To Whom It May Concern,
Our names are Katherine Mao and Grace Xiong, and we are rising high school seniors from Connecticut. Together, we have been working on this letter to the Chinese American community regarding the Black Lives Matter movement. In the past few weeks we have noticed a decline (and lack) of response to this movement, and we wanted to encourage sustained action and mobilization from our community. Thank you so much!
Katherine and Grace
Dear Chinese-American Family and Community,
On May 25, 2020, George Floyd, a black man, was unjustly killed in Minneapolis by white police officer Derek Chauvin in one of many instances of police brutality in the United States.
Two months after this tragedy, conversations about racial injustice have sparked across the nation and around the world. Although we have seen progress, it does not end here. The conversations and work must be sustained until justice is served, until we rectify the wrongs of the past. Our message is not to criticize our community or to reiterate what others have stated before us. Rather, we want to reignite the fire that prompted such powerful conversations and encourage people to keep the momentum going.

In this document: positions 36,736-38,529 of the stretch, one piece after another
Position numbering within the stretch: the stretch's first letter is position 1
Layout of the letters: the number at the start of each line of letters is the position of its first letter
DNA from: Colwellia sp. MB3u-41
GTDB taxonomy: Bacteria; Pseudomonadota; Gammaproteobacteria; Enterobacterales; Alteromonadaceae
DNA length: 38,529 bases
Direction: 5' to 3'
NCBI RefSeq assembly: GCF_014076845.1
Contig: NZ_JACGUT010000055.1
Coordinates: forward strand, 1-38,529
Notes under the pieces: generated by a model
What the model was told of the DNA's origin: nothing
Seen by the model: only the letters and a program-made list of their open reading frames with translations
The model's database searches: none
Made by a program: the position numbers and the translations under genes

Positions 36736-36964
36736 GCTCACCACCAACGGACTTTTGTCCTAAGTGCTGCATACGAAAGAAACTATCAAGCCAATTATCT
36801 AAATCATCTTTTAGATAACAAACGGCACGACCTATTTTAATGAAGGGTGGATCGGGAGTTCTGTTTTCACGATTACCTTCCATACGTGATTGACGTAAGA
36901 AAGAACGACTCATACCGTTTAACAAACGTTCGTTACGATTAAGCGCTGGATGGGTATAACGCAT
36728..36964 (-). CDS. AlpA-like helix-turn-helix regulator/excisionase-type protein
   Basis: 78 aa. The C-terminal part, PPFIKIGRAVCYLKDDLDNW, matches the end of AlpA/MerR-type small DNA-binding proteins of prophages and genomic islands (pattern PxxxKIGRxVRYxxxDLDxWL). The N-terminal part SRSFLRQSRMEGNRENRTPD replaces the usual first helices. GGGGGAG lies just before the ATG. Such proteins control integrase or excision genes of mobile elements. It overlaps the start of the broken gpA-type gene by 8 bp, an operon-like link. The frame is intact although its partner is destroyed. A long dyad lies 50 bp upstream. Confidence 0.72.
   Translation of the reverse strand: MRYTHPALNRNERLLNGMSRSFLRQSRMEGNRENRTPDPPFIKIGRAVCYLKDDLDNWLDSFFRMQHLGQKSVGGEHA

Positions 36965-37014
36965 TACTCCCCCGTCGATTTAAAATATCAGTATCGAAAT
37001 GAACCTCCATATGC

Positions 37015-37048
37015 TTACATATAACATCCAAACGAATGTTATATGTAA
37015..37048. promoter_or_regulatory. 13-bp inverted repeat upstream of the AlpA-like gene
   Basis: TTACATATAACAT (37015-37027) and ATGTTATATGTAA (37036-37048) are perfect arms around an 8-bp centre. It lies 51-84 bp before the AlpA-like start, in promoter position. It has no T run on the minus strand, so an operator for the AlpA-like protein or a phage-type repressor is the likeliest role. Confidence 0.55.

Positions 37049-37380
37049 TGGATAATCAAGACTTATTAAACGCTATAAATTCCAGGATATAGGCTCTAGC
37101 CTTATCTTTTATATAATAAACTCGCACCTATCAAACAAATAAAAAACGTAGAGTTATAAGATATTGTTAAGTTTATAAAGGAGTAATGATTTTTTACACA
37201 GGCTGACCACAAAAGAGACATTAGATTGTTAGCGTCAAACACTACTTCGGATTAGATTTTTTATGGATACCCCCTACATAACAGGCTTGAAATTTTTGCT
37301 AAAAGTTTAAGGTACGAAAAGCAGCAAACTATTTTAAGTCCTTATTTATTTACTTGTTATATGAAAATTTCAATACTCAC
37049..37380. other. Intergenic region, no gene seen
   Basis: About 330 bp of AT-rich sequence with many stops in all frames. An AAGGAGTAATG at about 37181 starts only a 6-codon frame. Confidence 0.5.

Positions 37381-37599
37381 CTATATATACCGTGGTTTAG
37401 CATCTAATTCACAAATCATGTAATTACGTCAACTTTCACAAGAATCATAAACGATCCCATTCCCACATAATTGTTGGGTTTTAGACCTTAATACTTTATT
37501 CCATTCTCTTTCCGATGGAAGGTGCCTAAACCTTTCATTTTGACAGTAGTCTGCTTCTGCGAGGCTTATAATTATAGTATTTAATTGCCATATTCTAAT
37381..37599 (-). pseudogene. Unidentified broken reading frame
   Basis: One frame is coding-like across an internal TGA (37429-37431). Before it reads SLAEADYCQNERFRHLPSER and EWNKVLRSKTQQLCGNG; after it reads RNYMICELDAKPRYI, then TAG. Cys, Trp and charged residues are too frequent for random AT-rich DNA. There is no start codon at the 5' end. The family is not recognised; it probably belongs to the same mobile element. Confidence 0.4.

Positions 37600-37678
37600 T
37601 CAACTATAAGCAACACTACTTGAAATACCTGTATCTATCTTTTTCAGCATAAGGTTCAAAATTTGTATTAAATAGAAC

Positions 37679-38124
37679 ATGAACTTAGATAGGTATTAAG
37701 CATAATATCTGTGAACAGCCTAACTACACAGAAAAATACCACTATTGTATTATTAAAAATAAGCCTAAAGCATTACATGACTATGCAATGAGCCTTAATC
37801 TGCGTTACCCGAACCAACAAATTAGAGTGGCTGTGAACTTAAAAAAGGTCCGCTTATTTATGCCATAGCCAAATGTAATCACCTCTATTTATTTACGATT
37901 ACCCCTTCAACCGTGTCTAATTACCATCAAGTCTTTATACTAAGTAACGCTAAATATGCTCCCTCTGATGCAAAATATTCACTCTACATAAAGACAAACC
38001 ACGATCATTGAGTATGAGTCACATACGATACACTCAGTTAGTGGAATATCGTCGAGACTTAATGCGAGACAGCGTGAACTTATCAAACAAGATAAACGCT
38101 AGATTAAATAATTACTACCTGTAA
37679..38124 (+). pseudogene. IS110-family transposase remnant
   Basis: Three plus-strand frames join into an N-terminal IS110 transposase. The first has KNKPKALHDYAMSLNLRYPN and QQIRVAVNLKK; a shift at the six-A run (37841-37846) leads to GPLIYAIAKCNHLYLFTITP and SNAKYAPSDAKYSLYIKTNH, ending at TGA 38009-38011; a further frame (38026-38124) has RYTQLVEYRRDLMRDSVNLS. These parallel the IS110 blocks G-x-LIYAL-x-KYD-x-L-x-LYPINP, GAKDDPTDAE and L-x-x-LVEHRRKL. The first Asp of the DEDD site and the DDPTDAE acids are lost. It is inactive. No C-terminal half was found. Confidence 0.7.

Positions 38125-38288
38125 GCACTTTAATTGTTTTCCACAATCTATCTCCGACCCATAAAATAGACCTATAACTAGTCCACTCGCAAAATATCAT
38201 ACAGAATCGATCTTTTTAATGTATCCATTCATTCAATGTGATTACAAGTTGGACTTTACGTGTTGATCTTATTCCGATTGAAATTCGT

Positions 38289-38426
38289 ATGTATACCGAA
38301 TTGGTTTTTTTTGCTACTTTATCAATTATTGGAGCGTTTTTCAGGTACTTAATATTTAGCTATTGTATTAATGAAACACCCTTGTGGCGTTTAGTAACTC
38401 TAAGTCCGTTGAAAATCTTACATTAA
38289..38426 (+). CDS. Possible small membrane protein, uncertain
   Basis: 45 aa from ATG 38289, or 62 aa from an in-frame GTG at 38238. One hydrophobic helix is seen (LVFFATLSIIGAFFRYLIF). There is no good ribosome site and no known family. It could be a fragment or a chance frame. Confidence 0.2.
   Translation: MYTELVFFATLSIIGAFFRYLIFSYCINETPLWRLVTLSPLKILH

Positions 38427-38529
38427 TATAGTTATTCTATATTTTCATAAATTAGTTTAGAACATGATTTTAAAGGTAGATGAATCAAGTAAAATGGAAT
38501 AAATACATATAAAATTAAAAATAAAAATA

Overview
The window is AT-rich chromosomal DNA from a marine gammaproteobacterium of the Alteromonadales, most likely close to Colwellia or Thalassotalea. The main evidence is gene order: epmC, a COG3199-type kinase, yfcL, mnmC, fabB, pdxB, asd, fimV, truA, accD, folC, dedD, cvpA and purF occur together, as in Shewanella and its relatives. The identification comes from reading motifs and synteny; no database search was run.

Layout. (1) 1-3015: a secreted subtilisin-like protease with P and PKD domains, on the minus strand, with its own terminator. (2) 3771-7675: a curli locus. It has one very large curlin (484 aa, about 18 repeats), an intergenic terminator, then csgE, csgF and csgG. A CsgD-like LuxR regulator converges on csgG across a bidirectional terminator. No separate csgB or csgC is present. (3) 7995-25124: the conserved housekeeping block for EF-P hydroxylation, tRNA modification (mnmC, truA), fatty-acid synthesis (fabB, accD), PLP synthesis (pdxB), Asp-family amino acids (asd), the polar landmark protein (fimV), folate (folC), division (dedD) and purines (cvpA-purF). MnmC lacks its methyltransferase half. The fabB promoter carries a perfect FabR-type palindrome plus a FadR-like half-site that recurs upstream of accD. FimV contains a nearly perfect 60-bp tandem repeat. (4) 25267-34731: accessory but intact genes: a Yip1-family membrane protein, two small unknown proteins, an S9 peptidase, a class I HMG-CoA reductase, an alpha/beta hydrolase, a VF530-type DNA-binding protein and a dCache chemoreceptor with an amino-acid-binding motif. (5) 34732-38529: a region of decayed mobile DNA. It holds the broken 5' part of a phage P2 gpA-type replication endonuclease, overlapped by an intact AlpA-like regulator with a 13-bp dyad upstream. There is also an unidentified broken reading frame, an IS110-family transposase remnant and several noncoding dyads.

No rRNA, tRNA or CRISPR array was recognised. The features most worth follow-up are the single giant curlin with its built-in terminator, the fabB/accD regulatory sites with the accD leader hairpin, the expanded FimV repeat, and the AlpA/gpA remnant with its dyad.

Racism has been rampant for 400+ years; we cannot wait that same amount of time to dismantle the issue at stake. We cannot afford to lengthen the already extensive list of black lives lost to police brutality. This is an ongoing issue that requires ongoing action. In the words of Benjamin Franklin, “Justice will not be served until those who are unaffected are as outraged as those who are.” Stay infuriated, disgusted, and empowered. Let it stay that way until all people are truly equal.